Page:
Carl Padgett: I am not convinced that these direct proposals on lab closures would mean that we were in a worse position to handle the outbreak. However, if we progress to the nightmare scenario of losing the PM facilities and expertise, there will be an effect; we will be in a worse position. I will qualify that slightly with the lab set-up. Carmarthen has category 3 premises, so it can handle risky materials such as TB. If we remove a lot of the lab facilities from there, some of the local epidemiology work, for example, may not be carried out in the same way. That is very much a Welsh focus within the Welsh plan for dealing with TB and how it decides to go about that, but any removal of that expert-type facility has to be a threat.

Geraldine O’Connell: You also have to recognise that the staff who will be affected will not be available for deployment in potential outbreaks of notifiable diseases, which they were in the past. Then, they came out of their labs and assisted field staff on the ground on anything that was required. Given the numbers involved in the 2001 outbreak, that is obviously of some significance.

Q70 Mr Williams: Following your earlier answer about the long-term future, do you suspect that in a couple of years we will be inviting you back to talk about the final closure of the laboratories in Aberystwyth and Carmarthen? Is that the direction of travel?

Carl Padgett: I am scared that that is the direction of travel or at least one of them. The closure of only one would mean that we would start hitting the time limits for submissions, unless some other facility is put in place.

Q71 Mr Williams: Is that your suspicion, working in the field with your expertise, or is it something that has been discussed with AHVLA?

Carl Padgett: That is my suspicion and my feeling of the general direction of travel over 20-odd years in practice.

Geraldine O’Connell: Clearly, our concern when the announcement was made on 1 September was whether it was the first tranche of closure of the full regional laboratory. AHVLA have given assurances that we should not draw any conclusions about their proposals on laboratory services, but that doesn’t mean that the regional laboratories won’t close. However, we were promised the outcome of the surveillance report at the end of October, and it has not materialised, so there are some pressing concerns as to what might happen in the longer term.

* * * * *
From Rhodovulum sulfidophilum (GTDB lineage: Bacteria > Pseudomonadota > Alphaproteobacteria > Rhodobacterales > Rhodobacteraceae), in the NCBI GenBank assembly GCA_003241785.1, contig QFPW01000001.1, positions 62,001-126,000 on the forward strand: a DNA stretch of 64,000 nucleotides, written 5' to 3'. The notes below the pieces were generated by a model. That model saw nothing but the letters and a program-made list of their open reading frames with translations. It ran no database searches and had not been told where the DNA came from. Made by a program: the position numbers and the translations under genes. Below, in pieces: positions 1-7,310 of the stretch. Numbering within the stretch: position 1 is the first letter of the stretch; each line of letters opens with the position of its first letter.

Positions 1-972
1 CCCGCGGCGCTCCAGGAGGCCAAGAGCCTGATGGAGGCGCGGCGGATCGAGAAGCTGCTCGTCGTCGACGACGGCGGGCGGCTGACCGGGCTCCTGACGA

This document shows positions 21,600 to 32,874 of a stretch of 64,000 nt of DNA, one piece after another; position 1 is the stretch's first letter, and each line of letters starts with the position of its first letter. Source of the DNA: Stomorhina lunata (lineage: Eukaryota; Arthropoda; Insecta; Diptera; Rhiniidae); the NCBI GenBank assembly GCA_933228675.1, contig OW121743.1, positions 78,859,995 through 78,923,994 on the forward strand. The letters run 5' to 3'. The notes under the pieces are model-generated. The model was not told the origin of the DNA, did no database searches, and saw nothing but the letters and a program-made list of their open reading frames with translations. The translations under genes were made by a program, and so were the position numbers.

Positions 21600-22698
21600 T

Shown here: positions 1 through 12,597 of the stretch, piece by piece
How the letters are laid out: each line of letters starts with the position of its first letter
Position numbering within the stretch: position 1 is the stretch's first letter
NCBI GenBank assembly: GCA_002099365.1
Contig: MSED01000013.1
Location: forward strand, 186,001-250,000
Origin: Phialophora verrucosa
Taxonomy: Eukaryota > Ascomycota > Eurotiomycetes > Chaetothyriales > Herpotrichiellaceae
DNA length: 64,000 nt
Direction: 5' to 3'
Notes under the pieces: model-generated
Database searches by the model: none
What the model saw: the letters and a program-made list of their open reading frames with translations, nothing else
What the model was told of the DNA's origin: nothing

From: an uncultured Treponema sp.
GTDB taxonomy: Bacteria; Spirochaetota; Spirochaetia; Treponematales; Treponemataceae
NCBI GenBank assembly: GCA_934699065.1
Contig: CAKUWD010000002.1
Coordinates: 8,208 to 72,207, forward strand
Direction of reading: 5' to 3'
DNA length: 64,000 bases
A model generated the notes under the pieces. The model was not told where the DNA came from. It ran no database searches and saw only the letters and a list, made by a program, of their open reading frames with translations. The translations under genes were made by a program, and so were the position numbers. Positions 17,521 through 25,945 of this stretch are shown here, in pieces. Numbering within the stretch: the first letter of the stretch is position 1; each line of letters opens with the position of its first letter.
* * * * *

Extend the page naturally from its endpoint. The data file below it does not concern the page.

Q72 Mr Williams: What would the complete loss of those two laboratories mean in terms of numbers of people losing their jobs? You have talked about the potential for redeployment, but only the potential. What would it involve, and how many people would be affected, not to mention the loss of expertise and specialisms?

Geraldine O’Connell: I do not have the total number of staff employed at Carmarthen and Aberystwyth, but I can submit it later.2

Chair: Thank you. We have two very brief questions. The first is from Geraint Davies.

Q73 Geraint Davies: Given what we have heard about the risks, the delays, the loss of expertise, the issue of proximity to high-density cattle and the failure to consult the Welsh Assembly Government, do you feel that the whole question should be looked at again in order to see whether there is a more rational and less risky way of moving forward in terms of cost management?

Geraldine O’Connell: Yes, I do. The two issues involved have fundamentally come down to the length of time that it takes to transport a sample and the return analysis on that, and how that sample might degenerate in transmission. They are two key areas on which we do not feel we have bottomed out, and it would be useful to have reassurances on both before pressing forward with the proposals that exist at the moment.

Q74 Geraint Davies: So there may be ways of making costs savings with less risk and less damage to the skills infrastructure, and a fairer deal for farmers in Wales.

Geraldine O’Connell: We believe so, yes.

Q75 Jonathan Edwards: You have answered my question, Ms O’Connell. Perhaps Mr Padgett would like a go at it. Will there be a deterioration in the quality of the sample as the delays go along? Obviously, the greatest concern is that longer delays between post-mortem and testing will have animal health implications, but is there a deterioration in the quality of the sample?

Carl Padgett: Depending on the test being undertaken, the sample itself can deteriorate if we are looking at pieces of tissue, for example. But, more importantly, some organisms that are difficult to look after-for instance, once they are taken on a swab and put into some sort of transport medium-can die very quickly. So, the faster they are put into the correct culture environment, the better. We need to do some work to understand what postage or other transport issues, with time delays built into them, will mean for those organisms.